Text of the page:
come home, Snoopy

I did get to the mall last night, and bought myself a stuffed Snoopy. I was originally hoping for a lifelike cat, or maybe one made to look like a wild animal, a wolf or a panther or something. When I went up to the toy floor, though (this mall has specific foci on each floor) the choice was between te Peanuts store or some Disney characters or odd brightly-colored indeterminate critters with big eyes. It was an easy decision; I’ve always had an affinity for Snoopy and his people, ever since I was very small, in the days when I read only Peanuts and the Family Circle, because the rest of the comic page was too hard or too boring. By the time I was old enough to read all the comics, I had a few Peanuts collections and was getting others out of the library. There was a partied where you could give me the lead-in of any strip from 1950 up through the 1970s, and I could tell you the ending. (No one ever wanted to play that game, to my regret.) I stopped following it quite as religiously when I moved away from home and the easy availability of a daily newspaper, but I’ve never lost my fondness for Schulz’s work.

This is actually my third Snoopy; the first, acquired when I was three or younger, was much bigger than I was (3′ or so). The next was wearing a shirt that said “Puppy Love”, and was given to me by Victor at my 9th birthday party (we figured his mom picked out the present). At that sentimental age, I was old enough to be consciously fond of stuffed animals – not young enough to honestly play with them, but the age for them to be the necessary accoutrements for the proper preteen girl’s bed. I acquired a few other animals to keep him company, notably a hot-pink cat with long fur that got ratty very quickly, but the Snoopy was the only one I really bonded with. I still have him, but I suppose he’s off in a cold and lonely storage container somewhere, poor thing. (Anyway, that shirt made him a bit less snuggly than he ought to have been.) This new Snoopy is the most minimalist one of all the choices available. I might have settled for a Joe Cool with sunglasses, or a WWI Flying Ace with helmet and goggles, but I love the strip too much to buy anything that’s just not right. No Snoopy in boardshorts (actually, I can at least imagine him surfing), or lying on a star, or dressed like a Christmas elf, or worst of all lying on his stomach for me. (Everyone knows Snoopy sleeps on his back, at the peak of his doghouse. I must say that since I’d never seen an actual doghouse, it took me years to realize that was supposed to be odd.) The one I chose is small, but big enough to hold and feel uou’re holding something. It was only after I’d left the store that I remembered that there’s a Discovery store, or something like one, tucked in a back corner of the mall, that might have had a more lifelike animal, but by then I’d remembered how much I like Snoopy anyway.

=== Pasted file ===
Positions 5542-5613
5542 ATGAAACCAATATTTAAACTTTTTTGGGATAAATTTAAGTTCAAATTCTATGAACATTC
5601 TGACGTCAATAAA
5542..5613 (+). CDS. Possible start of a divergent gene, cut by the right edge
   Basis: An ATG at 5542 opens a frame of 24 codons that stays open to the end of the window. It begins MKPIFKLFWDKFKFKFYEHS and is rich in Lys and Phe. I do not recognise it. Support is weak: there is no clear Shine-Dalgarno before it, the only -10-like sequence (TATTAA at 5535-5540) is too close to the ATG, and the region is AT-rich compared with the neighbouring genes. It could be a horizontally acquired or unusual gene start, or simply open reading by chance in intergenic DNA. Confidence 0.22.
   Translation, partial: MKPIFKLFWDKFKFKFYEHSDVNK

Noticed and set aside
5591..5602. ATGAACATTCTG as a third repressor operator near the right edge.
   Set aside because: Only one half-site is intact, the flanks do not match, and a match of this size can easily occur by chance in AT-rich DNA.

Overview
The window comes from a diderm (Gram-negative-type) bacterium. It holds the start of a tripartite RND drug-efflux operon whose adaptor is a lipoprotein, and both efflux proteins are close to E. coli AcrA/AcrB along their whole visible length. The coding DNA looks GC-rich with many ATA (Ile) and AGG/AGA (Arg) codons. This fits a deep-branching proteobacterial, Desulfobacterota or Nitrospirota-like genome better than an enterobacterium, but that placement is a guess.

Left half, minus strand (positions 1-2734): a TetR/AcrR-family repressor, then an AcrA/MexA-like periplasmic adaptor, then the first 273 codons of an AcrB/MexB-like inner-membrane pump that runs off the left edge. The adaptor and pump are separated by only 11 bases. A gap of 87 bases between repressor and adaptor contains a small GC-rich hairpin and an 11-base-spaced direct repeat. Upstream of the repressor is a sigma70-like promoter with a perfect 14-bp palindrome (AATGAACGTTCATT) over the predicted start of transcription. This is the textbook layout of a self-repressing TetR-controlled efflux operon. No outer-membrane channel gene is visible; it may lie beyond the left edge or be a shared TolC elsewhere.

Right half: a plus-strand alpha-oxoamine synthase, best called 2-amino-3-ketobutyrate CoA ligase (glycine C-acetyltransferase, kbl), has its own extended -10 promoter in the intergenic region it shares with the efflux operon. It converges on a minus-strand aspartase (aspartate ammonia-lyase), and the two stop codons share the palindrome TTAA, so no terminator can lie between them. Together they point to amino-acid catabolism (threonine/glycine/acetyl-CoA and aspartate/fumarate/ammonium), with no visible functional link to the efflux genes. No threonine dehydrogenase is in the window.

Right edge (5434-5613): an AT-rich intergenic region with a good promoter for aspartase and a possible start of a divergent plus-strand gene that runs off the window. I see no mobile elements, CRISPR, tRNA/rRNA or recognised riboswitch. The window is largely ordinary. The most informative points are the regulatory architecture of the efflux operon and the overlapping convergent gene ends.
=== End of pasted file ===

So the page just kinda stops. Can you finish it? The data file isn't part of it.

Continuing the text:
Afterward, I went down to the below-ground floor and saw a random stuffed animal display. (The bottom floor is for food, housewares, and, aparently, random stuff.) There I also bought a tiny round penguin. Much easier to explain that one, I just fell in love with penguins when we were in Antartica. It’s not so much that this stuffed animal looks like a realistic penguin, as that penguin chicks do look a lot like stuffed animals.

Whether it’s coincidence or not, I slept well last night.

Two other things: I’ll probably make the cardigan for me after all; I forgot that to make a larger size I would also have needed to cast on more stitches to start with.

And, uh, sorry, America, but apparently I do owe you all an apology. (Last paragraph in that link.)

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1 Response to come home, Snoopy

  1. l'empress says:

    When I lived in a college dorm (circa 1958-1962), the dorm subscribed to two newspapers — The New York Times and the Hartford Courant. The Times, of course, does not publish comics. The Courant does, but at that time it did not carry Peanuts.

    So, every Sunday morning, while other people were sleeping off hangovers, I would trudge over to the drugstore to buy a New York Herald Tribune, specifically for Peanuts, even though it was my paper of choice until it stopped publishing in the U.S. Made me the most popular person on Sunday mornings.

    My current paper is rerunning old Peanuts strips but, y’know, after fifty years I’m getting tired of them.

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